On Tuesday, June 16, Next Jump visited PS 119. PS 119 is a K-5th grade elementary school in the South Bronx. Our team visited the school before and they also participated in our Academy for Teachers earlier in the month.
Here we were greeted by an auditorium full of parents, students and teachers. Talha introduced Next Jump to the crowd and Peter and Sarah gave a presentation on creating healthy cultures at work and at school.
Then, we divided into groups:
- Chris Weibel, one of our senior engineers, took grades 4-5 to a computer class
- Sarah, Peter, and Christen (co-founder of She’s The First) took Pre K-3rd graders to the gym for games and a movement class.
- Iulian and our team of interns took the parents to a break out session of what’s working/what’s not.
The feedback we received was great and the engagement of all present—parents, teachers, and students—was extraordinary. We left PS 119 energized and armed with a lot more knowledge about the public school system in general and about P.S. 119 in particular.
The next day, our interns got together into a Pros/Cons session for both schools with Priya commenting “I feel everyone we met was interested in bettering themselves and improving their respective communities.”
Here’s a more extensive note from one of our interns, Michelle Lee:
“When we first entered the auditorium, we learned that our audience was composed of parents who were there for the Next Jump presentation, but also parents that were rained out of a Father’s Day activity for 1st graders. Although this was the case and caused for slight disorganization, we saw engagement and attentiveness from all parents right off the bat, just by the way they were reacting to the principal’s introduction of Next Jump and our presentation (for example, when Sarah prompted the audience by asking “Raise your hand if…”, there was no hesitation to participate).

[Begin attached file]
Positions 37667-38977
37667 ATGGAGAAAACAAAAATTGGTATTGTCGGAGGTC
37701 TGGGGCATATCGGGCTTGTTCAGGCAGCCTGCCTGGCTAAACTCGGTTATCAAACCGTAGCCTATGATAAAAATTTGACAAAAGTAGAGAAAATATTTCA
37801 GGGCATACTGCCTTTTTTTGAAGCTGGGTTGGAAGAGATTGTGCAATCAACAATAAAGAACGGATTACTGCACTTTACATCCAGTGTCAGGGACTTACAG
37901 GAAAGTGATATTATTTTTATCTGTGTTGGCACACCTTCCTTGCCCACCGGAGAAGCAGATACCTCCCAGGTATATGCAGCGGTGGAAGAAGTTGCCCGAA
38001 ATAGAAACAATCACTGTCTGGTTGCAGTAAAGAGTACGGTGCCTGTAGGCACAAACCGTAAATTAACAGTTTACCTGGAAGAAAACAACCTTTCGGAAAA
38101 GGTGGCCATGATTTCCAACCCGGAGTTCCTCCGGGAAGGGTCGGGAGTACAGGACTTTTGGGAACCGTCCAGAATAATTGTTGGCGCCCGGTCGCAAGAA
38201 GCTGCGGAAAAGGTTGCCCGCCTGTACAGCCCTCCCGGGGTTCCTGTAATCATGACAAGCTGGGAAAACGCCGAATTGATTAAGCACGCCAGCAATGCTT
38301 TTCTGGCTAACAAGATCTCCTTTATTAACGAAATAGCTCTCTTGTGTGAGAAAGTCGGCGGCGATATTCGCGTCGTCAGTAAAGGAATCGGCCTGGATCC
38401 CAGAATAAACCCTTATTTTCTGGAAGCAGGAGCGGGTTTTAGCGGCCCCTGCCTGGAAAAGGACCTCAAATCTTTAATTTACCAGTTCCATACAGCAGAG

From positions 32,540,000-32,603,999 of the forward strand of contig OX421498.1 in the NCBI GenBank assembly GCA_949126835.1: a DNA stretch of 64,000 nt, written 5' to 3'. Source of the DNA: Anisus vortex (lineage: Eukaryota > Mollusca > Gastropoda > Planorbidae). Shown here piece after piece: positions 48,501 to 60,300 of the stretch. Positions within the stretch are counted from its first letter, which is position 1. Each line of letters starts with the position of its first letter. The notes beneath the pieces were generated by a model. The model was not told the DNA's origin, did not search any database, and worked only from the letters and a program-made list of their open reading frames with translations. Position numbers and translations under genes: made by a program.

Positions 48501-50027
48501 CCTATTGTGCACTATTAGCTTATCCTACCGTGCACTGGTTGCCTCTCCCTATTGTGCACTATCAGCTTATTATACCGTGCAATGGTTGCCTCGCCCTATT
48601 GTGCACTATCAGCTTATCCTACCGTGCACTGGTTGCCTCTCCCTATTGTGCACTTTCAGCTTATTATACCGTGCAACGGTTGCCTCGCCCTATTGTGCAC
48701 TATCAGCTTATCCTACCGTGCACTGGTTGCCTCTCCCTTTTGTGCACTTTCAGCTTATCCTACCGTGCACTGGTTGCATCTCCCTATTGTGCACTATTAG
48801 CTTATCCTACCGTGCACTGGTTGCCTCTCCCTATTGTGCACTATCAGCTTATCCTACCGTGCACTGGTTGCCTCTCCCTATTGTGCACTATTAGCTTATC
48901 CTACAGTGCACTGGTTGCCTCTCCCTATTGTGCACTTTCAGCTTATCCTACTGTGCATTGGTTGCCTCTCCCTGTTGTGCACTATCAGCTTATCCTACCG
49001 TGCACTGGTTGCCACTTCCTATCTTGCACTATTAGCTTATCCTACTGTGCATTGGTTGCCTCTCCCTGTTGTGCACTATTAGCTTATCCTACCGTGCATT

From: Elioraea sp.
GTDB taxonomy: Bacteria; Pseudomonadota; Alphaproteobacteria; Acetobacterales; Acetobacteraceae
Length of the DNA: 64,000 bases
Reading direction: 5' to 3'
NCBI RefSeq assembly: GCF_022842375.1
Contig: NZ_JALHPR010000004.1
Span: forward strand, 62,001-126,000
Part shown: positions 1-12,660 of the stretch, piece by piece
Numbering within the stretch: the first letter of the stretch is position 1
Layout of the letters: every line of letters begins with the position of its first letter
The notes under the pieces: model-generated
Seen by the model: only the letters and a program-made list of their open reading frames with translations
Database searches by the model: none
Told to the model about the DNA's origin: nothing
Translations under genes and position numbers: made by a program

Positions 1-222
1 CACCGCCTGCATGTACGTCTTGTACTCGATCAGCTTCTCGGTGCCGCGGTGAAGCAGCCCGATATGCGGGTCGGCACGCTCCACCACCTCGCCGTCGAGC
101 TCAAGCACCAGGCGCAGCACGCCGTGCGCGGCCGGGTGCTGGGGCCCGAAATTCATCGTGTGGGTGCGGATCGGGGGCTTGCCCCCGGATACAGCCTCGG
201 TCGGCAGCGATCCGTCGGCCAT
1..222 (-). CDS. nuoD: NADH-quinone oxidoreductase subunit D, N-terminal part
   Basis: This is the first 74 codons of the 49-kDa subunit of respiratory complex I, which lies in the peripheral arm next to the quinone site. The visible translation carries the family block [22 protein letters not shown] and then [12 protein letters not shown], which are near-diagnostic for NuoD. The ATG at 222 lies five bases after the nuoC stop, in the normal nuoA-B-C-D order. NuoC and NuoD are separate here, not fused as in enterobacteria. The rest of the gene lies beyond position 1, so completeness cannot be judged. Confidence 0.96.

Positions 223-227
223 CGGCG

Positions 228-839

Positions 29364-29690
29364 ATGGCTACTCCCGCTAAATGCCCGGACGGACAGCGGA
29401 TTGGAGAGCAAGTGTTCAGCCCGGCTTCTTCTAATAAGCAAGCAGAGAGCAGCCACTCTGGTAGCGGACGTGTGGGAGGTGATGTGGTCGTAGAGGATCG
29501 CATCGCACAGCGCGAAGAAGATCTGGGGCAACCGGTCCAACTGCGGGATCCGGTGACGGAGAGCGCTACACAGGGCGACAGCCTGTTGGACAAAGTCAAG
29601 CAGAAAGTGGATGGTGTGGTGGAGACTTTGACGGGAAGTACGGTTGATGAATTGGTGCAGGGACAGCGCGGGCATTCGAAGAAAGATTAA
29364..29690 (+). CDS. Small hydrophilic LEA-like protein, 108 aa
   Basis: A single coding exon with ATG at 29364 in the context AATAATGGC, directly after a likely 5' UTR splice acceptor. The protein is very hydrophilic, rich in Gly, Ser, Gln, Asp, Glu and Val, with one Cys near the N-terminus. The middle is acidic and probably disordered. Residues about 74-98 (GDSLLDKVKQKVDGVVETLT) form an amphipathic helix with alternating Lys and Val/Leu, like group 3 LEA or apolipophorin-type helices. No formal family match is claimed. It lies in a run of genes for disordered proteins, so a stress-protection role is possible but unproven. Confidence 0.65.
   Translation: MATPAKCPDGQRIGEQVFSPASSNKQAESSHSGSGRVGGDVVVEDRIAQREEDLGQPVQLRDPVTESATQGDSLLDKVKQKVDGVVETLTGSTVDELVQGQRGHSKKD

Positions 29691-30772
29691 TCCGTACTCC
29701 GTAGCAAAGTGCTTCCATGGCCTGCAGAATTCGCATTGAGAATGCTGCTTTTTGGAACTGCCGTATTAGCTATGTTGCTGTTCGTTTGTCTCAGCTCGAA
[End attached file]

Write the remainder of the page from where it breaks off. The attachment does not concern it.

Our key takeaways:
- The kids were super excited for both activities, which was maybe to be expected, but it was great to see.
- During the breakout session, every parent would rave about the amazing faculty, BUT…
- The Common Theme: though maybe not said outright, it seems as though there is a lack of trust from parent to parent (especially for new parents who join the neighborhood), and also between parents and teachers.
- This is caused by cultural differences and language barriers, and the PTA needs support
- What They Want/Need: a potential afterschool program for the students and parents:
- For students, in the form of an enrichment program where they could do homework but also be exposed to art, music, physical ed, etc. in a safe space
- For parents, a way to get to know each other and work on gaining trust (maybe could have parent TP’s?)
- For both, finding a way to address the language barrier (through ESL classes, etc.)
- One teacher I spoke to, who also happens to be a parent, holds workshops for her student’s parents where she provides them with all the resources they need to help their kids in that class. I thought this was a great example of a strong connection between teachers and parents where the teacher can make her job easier while also giving the parents the ability to help their kids in the classroom and thus build a stronger bond with their kid as well.